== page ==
The 10 Best Classic Medieval/Renaissance MoviesMar 17, 2004 Write an essay on this topic.
Popular Products in MoviesThe Bottom Line The bottom line is already a classic..
There are many great period movies out there, and I already went over many of them in my Favorite Period Fantasy Movies List so let's limit this one to the classics, shall we? Now, how to define 'classic.' I think usually this would mean anything older than 20 years, but for the purposes of this particular list I think I'll go back even farther and say anything released before 1970....
Camelot (1967) ~ Is there anything more universally intriguing than the story of King Arthur, Guenevere, and Sir Lancelot? It's been done time and again, but never as well as this classic musical from 1967. This is the usual slant, with Arthur being the king of Camelot and marrying the gorgeous Guenevere.. only to have her fall in love with his best friend and finest knight, Lancelot. Of course we have the foul son Mordred plotting Camelot's destruction at every opportunity.... Stars Richard Harris, Vanessa Redgrave, and Franco Nero.
The Adventures of Robin Hood (1938) ~ The wonderful Errol Flynn in the title role as the dashing forest dweller who robs from the rich and gives to the poor. As much as I like later versions of this tale, this one will always reign supreme.
The Lion in Winter (1968) ~ Peter O'Toole, Katharine Hepburn, Anthony Hopkins, John Castle, Nigel Terry,and Timothy Dalton. Man what a cast! This is the story of King Henry II in 1183 AD. Tis time to name which son will rule after his death.. and the shenanigans are entertaining as hell. Very interesting in that the son played by Hopkins is obviously, yet tastefully, gay. Quite something for the time period this was filmed.
Becket (1964) ~ Peter O'Toole once again (actually prior to Lion) as King Henry II, but this time with Richard Burton as Thomas Becket. A brilliant piece of film with outstanding performances by everyone involved. This involves the earlier period of Henry's life and his efforts to counter the church using Becket as a pawn.. but Becket is no man's pawn...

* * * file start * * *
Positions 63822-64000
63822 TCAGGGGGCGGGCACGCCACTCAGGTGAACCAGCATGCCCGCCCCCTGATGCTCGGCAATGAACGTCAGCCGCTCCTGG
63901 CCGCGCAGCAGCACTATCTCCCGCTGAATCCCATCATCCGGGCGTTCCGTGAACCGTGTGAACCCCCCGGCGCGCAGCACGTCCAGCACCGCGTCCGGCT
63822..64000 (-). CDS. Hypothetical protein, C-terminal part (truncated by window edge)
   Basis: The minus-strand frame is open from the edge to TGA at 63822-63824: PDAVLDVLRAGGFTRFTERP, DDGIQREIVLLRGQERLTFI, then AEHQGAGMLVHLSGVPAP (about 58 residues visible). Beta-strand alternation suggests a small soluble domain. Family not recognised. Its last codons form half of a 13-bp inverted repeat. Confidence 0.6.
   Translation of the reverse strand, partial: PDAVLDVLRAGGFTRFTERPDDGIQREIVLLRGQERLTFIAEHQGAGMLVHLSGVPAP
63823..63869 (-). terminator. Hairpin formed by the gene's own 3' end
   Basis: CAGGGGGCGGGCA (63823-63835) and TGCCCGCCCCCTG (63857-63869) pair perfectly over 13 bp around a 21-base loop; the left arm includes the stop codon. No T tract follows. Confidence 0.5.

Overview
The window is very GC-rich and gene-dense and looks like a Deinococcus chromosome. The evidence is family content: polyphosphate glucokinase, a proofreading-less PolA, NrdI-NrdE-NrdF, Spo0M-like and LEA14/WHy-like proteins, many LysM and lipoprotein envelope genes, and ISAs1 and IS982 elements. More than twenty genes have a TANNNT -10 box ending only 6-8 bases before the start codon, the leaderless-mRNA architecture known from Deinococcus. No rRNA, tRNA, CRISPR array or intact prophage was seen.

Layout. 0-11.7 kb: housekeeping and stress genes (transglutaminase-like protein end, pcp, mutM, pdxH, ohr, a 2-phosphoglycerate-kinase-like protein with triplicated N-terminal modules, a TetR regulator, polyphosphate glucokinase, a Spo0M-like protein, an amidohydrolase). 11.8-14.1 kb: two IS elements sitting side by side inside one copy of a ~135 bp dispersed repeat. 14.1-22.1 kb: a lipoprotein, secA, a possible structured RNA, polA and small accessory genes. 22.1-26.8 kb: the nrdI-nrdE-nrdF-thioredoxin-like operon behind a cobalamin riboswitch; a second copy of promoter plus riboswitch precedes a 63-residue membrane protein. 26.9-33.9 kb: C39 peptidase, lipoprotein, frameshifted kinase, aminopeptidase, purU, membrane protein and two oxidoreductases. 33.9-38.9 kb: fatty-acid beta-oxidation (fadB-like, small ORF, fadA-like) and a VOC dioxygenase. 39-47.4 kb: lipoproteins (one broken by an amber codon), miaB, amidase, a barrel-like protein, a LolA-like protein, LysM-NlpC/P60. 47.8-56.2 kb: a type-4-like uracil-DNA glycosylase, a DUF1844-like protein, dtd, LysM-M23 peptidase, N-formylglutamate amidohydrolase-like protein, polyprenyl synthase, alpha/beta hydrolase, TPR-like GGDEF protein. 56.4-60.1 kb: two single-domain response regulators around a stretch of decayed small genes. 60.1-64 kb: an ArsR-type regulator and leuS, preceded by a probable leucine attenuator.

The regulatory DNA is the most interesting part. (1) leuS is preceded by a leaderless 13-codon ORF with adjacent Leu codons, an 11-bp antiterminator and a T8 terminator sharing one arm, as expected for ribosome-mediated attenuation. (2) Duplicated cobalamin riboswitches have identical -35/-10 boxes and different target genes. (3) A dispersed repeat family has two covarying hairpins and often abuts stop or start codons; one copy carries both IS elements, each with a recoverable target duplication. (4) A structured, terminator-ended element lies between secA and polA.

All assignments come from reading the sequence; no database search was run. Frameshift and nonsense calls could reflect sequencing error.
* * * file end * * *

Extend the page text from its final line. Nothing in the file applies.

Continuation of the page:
Knights of the Round Table (1953) ~ The tale of King Arthur has been done time and time again, but there's always subtle differences. First Knight kinda turned it on it's ear and totally took out the part about the wizard Merlin. Excalibur is maybe the truest to the original book Le Morte D'arthur by Sir Thomas Malory... but Knights of the Round Table I think may be closest to the man the book was based on, Arturius. Even down to them filming the battle scenes in Scotland, which is where Arturius led British troops against the Saxons and Picts from. Robert Taylor & Ava Gardner.
A Man for all Seasons (1966)~ The story of Thomas More during the time of King Henry VIII. Consummate performance by Paul Scofield as More. Also look for Orson Wells as Cardinal Wolsey. Outstanding costuming.
Ivanhoe (1952)~ 12th Century England at it's finest. This is based on the novel by Sir Walter Scott. Stars Robert Taylor, Elizabeth Taylor, and Joan Fontaine in this sweeping tale of knights, damsels, and an imprisoned King Richard the Lionhearted.
The Seventh Seal (1957)~ Ingmar Bergman's best film ever. In this we accompany a knight on his way home from the crusades, where he encounters and engages in a game if chess with the Grim Reaper. Set during the time of the Black Plague. Utter perfection in every way.
Connecticut Yankee in King Arthur's Court (1949) ~ A musical with Bing Crosby based on the original Twain book about a modern-day guy who wakes up one morning in Camelot. I like this one a great deal in spite of ol' Bing. Very funny movie, not as good as the book mind you, but then what ever is?
The Warlord (1965)~ Chrysagon claims Prima Noctus when he hears of the marriage of the fair Bronwyn... the only problem is, he fails to return her to her hubby the next day. Apparently he impressed her as she does not wish to leave him either. heh. So goes our tale... toss in a jealous brother and things get pretty durned complicated for our hero. Charlton Heston, Rosemary Forsyth, James Farentino. Costuming was so true to the period it amazed me. These folks did their homework, and it helps immensely with keeping the proper mood of the story.
Some of these I've reviewed already, the others I will in the near future. Tis a gross oversight on my part not to have already done so... in fact The Lion in Winter and Robin Hood are sitting in draft right now... I'll add links to the full reviews as I get them finished... Please do enjoy the ones that are currently finished by clicking the underlined links.
|Read all comments (27)|Write your own comment|